In Dr. Dobson’s original film series Where’s Dad? he made a point that struck a chord with me all of these years, probably because I’m a father of two young boys. Specifically, Dr. Dobson described the difference between spending quantity time and quality time with our children. More often than not, Dr. Dobson heard parents make the comment that they just want to give their son or daughter quality time–when in reality our kids want quantity time.
I love hearing from constituents like you. Today, I thought I’d invite you to read three playful letters that brightened my day. This first gem is from a mother whose son was in kindergarten where he was just learning to read. Here’s what happened:
“I remember picking-up my son from school one day. I had been reading one of Dr. Dobson’s books at the time and had it on the car seat next to me. My precocious youngster carefully sounded out the title.
What if I were to tell you that 7 out of 10 students got an “F” when taking a basic civic literacy test? That’s the finding of Jim Tonkowich, president of Intercollegiate Studies Institute (ISI). Jim has a passion for American history and civic education which is why he’s alarmed by a disturbing trend in education today, namely, that our high schools and colleges are failing to provide students with a clear understanding of their American heritage.
Cecile Richards is president of Planned Parenthood Federation of America. I’ve not met her. Perhaps one day I’ll have that opportunity. If given the chance to sit across the table from her, there’s no doubt that we’d have our share of differences. For instance, here are just three of what she views as “a year full of noteworthy achievements” as summarized in Planned Parenthood’s Annual Report to Stakeholders:
We provided medical services to more than three million people and helped prevent an estimated 621,000 unintended pregnancies in the U.S.
At age 29, Blake Mycoskie was burning out in the business world. Having started four successful businesses, often clocking 80 hours a week, Blake decided to clear his schedule–and his head–for a month. He flew to Argentina hoping to recharge his batteries with a little sailing and polo. Off he went unaware that he was about to stumble onto a life-changing idea.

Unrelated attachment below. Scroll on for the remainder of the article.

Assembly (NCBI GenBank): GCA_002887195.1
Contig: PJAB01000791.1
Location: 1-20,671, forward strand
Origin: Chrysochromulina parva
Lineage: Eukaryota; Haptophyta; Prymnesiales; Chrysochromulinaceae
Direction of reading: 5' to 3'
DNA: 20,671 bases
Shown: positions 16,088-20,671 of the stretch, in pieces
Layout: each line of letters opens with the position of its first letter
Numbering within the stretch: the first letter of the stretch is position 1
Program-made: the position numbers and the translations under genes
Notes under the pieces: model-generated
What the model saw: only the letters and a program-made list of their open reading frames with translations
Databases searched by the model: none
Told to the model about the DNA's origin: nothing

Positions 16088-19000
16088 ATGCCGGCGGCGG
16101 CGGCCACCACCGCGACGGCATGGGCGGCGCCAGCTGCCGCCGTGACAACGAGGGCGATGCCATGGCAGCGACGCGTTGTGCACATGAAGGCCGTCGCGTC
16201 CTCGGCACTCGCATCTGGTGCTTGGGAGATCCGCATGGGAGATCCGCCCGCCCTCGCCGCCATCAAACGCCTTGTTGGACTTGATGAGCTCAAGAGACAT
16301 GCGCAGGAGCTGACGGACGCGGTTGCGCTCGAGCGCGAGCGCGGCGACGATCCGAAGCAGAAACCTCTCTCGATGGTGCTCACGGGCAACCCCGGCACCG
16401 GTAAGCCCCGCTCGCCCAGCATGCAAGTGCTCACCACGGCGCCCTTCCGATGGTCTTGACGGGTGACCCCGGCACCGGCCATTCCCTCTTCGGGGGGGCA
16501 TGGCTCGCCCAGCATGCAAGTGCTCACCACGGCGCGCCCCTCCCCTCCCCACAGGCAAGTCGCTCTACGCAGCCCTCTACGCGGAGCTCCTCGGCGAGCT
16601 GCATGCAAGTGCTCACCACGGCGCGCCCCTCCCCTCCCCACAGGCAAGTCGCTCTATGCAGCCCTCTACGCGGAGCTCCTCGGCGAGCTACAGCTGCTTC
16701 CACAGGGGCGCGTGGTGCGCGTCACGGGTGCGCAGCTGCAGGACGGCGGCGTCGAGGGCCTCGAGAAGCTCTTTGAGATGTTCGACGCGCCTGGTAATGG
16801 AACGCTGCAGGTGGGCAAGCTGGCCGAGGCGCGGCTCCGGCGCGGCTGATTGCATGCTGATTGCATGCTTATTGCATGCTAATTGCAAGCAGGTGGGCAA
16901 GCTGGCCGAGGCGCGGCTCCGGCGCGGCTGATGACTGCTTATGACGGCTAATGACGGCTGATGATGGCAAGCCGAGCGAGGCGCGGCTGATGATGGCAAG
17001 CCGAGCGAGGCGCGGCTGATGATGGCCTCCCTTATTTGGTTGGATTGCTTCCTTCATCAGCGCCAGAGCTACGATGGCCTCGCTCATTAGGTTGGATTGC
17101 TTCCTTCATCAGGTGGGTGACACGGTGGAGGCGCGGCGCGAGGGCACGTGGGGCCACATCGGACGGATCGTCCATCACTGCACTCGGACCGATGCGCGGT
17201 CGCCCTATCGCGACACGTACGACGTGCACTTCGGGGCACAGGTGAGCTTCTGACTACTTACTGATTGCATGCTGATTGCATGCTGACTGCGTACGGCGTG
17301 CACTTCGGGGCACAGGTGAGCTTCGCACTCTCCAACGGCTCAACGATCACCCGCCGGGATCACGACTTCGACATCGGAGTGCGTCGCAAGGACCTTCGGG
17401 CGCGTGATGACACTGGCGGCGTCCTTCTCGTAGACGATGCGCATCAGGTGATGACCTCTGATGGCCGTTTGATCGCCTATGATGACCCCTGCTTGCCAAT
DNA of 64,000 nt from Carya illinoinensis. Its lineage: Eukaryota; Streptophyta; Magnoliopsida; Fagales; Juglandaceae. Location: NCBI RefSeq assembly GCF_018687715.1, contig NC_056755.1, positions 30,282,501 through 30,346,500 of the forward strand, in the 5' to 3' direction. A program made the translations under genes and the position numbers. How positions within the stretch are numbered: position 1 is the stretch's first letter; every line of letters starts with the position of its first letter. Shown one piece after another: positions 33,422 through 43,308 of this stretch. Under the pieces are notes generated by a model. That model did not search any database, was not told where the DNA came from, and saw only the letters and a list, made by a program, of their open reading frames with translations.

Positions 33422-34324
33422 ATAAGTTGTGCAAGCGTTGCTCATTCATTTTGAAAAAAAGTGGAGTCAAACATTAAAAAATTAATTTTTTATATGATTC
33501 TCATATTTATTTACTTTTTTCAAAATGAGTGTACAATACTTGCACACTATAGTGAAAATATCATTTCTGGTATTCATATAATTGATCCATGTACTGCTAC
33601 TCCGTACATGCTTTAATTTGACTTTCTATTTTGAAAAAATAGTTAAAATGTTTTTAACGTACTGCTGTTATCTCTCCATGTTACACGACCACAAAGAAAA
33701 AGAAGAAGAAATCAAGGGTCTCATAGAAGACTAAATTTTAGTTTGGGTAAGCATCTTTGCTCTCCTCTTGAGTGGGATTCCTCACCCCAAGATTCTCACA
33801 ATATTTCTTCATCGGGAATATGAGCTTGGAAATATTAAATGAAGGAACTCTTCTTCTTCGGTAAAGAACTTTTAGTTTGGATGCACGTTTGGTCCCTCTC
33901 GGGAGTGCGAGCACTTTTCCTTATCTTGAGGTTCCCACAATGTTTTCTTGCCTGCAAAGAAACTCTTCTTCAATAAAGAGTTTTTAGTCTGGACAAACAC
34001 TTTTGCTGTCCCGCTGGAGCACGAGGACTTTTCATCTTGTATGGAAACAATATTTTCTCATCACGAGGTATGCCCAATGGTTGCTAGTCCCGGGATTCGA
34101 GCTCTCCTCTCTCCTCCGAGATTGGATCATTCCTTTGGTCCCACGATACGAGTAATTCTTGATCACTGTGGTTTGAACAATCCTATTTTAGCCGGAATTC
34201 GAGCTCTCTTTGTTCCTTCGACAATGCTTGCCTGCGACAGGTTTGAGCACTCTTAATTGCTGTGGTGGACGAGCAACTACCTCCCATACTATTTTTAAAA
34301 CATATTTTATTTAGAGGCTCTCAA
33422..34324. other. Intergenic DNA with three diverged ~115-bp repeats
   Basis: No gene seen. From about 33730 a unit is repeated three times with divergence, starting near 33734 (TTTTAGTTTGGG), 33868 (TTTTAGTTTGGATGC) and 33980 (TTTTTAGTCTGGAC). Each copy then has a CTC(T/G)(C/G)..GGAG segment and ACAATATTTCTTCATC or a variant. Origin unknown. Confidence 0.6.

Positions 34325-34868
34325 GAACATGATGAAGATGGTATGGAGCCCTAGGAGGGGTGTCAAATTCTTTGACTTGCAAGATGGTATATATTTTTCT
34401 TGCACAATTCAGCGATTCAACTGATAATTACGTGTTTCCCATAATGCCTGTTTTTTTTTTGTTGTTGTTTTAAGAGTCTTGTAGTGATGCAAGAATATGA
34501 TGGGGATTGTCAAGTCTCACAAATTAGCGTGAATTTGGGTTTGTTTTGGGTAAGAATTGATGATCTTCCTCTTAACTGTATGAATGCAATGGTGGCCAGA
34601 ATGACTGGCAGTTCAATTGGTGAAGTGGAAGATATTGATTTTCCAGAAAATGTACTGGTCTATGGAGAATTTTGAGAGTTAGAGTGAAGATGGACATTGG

While visiting a number of impoverished villages, Blake was startled to see how many children were barefoot.
Author, speaker, and parenting coach, Tedd Tripp, is perhaps best known for his book, Shepherding a Child’s Heart. In chapter eight of his latest book, Instructing a Child’s Heart, I love the emphasis that Tedd places on helping our children to be dazzled by God. He believes all of us have been uniquely created for worship, and worship of God occurs almost as a reflex whenever we’re dazzled by His glory.
Personally, I’m dazzled whenever I witness an awesome sunset, one of God’s colorful creatures, or when I’m standing in the presence of a massive waterfall.
You don’t need me to tell you that the temperatures are dropping and the sun setting earlier now that Daylight Savings time has kicked in. And, I’m sure you’ve figured out by now that with colder temps and darkness settling much earlier, our kids have less incentive to remain outdoors to play. Which, of course, means they’re now spending more time in the house.
Why, then, am I stating the obvious?
Because as we head into the winter, house-bound kids will spend more time watching television than engaging in outdoor activities.
Yesterday, I began to share with you the dramatic story of baby Ethan, the son of our niece Cassandra. From the moment Ethan was born, his life hung in the balance. As promised, here’s the rest of what happened.
Fifteen minutes outside of Vero, Florida, Cassandra and Shawn received much needed good news: Ethan survived the trip to Miami’s Children’s Hospital and was in the operating room. A fresh wave of tears hit them as they reflected on the goodness of God.
Ever since Sarah Palin was picked as John McCain’s running mate, babies with “special needs” suddenly took center stage in the headlines. Much has been written about her decision not to abort a baby with Down syndrome. Some believe she shouldn’t have brought a special needs child into the world. Others believe she and husband Todd made the right choice. Regardless of your political leanings, I thought I’d add some perspective on the value of every human life.
In 1988, Jonas and Anne Beiler were living in Texas. Having suffered a number of personal tragedies, they decided it was time to pack their bags and return to the place they knew and the people they loved back home in Pennsylvania. They arrived with just $25 in their pockets. Anne’s first move was to land a job at a local farmers market selling pizza, pasta, and pretzels. Business was brisk, but they hungered to go out on their own.